Gratitude Sunday: Perchance To Dream

Gratitude * Sunday

Quote of the Week – “The psychological trauma of losing a job can be as great as the trauma of a divorce.” Barbara Ehrenreich

Sunday Haiku
An island away
lava spews, earth opens while
summer blithely blooms.

Sunday Musings
There I was, going along pretty smooth, sort of relaxed, or as relaxed as I get anyway, and then bam. One of the dreams came and set me off again. I recognize it now, I deal, I handle, but I never know what trigger is going to set it off, and in the case of dreams, holy moley, all the funny movies and books in the world can’t make up for the surprise of the betrayal of the body.

I’ve never divorced. I’ve only ever been married once and it’s a vow I take seriously. I don’t consider my marriage disposable, to be tossed into the garbage if things aren’t working out. I consider the relationship to be under construction, always fine-tuning, till death us do part. After 43 years we are still growing older together. But even the hubster does not understand the depth of the trauma I experienced.

Post-traumatic stress is a pain to live with, no pun intended. I have physical pain, mental and emotional pain, and stigma pain. I don’t have a disorder. I think post-traumatic stress disorder is a misnomer. I don’t deal with a disorder, I deal with the stress brought on by past trauma. With that stress comes daily layers of anger, depression, anxiety, distrust, and hyper-vigilance.

The worst is the stigma part. It’s hard enough to admit what happened. It’s absolutely diminishing when someone responds as if what happened was nothing, and they certainly wouldn’t have been traumatized. We all have different sensitivities, and what is trauma to me might not be to you and vice versa. Most people don’t understand scapegoating, gaslighting, and scapegoat environments, and it can take many years to define that as the problem in the workplace.

I’m not ready to go into detail yet; I’m still dealing with the stress. I’m finally feeling like I’m dealing with the stress of what happened and not whining about what happened. It is what it is. It was what it was. It happened. Now I deal with the triggers. I see a person who resembles the ones who caused the problem, or accidentally run across their name or handwriting, or worst case, actually come face-to-face with one of them. There were many people involved in the years of abuse I withstood, and living in a small town bumping into one of my abusers is a real possibility.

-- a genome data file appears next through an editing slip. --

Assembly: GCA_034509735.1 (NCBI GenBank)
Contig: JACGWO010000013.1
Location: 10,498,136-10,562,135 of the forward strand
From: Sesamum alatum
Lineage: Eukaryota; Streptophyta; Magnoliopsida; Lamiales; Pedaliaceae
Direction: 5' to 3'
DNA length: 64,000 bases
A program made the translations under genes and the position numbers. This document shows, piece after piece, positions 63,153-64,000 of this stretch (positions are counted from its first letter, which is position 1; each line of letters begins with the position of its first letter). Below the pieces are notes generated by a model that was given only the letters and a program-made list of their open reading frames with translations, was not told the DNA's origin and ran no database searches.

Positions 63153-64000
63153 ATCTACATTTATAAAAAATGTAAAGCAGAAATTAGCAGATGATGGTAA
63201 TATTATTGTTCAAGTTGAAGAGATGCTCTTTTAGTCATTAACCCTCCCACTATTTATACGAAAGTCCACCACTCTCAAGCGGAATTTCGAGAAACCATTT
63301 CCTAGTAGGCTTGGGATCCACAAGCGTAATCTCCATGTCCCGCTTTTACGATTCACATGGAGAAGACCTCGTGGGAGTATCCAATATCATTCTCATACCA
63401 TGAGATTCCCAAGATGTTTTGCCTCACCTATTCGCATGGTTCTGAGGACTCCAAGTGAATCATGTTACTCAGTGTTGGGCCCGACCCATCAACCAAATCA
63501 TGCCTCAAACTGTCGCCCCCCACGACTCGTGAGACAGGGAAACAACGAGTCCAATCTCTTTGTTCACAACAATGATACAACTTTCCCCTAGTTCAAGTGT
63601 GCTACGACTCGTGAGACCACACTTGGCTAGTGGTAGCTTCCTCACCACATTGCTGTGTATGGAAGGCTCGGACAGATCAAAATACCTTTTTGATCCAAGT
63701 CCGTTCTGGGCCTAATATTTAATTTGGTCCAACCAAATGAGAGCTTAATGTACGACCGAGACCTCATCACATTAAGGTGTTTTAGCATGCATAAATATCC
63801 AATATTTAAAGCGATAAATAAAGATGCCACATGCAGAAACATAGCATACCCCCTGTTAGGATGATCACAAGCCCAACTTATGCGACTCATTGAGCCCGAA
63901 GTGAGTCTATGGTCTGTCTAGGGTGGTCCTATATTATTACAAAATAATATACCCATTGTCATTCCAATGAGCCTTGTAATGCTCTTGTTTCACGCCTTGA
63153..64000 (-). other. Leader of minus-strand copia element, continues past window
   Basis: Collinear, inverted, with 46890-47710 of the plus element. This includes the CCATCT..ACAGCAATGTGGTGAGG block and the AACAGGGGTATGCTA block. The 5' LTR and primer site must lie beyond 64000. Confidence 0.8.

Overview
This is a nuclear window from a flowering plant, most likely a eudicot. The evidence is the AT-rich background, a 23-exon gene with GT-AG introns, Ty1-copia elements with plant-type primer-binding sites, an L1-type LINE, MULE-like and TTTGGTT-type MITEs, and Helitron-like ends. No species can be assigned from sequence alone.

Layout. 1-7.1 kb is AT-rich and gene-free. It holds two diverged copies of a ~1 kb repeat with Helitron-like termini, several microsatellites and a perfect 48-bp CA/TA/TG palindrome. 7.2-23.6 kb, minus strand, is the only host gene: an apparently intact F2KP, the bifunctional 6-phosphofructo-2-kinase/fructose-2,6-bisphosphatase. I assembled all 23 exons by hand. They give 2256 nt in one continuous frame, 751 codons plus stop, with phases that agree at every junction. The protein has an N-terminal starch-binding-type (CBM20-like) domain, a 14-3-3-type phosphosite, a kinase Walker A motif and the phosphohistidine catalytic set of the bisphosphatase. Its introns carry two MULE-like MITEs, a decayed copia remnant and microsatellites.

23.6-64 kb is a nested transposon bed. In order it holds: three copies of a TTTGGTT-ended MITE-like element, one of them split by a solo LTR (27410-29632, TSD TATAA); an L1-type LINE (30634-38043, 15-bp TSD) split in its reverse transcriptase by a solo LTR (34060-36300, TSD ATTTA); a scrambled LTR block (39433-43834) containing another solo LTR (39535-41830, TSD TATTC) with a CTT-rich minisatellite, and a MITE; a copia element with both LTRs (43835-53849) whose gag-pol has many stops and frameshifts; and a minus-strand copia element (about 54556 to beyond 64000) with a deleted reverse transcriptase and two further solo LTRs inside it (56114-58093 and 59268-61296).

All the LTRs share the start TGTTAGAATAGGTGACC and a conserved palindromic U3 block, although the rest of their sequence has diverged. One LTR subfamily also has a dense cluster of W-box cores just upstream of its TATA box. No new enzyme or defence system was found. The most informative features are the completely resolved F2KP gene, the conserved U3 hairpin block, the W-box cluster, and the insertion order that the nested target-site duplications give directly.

I have had tons of unsolicited advice, though I don’t talk about the incident much. Repeating the events of the trauma sets me off again: all the adrenaline; the shakes; the vomiting, stomach pain, and diarrhea; the inability to sleep or eat washes back over me. People have said: “Just get over it.” “Is that all? That’s nothing.” “Just stop thinking about it.” “You are only a victim if you let yourself be.” “Time heals all wounds.” “You must have done something bad.” “Let go, and let god.” Words heal nothing; if it were so easy for platitudes to erase what happened many of us would be instantly healed. How sweet it would be if I could just forget, but 16 years, one quarter of one’s life, is not so easily forgotten.

We are an accumulation of experiences; they cannot be separated out. The memories often stubbornly don’t disappear. If I could just turn off the brain or exorcise the memory like the invasive demon it is, cast it out once and for all, forever done and free. Doesn’t work like that. The memory is embedded in your muscles and bones, flows in your blood, jumps from synapse to synapse bursting through in a demented dream. When the dream comes you are unwillingly and unexpectedly thrust back into the situation that caused you the greatest distress, and unlike real life you cannot walk away. When you wake you carry the dream throughout the day like a fog strangling your brain.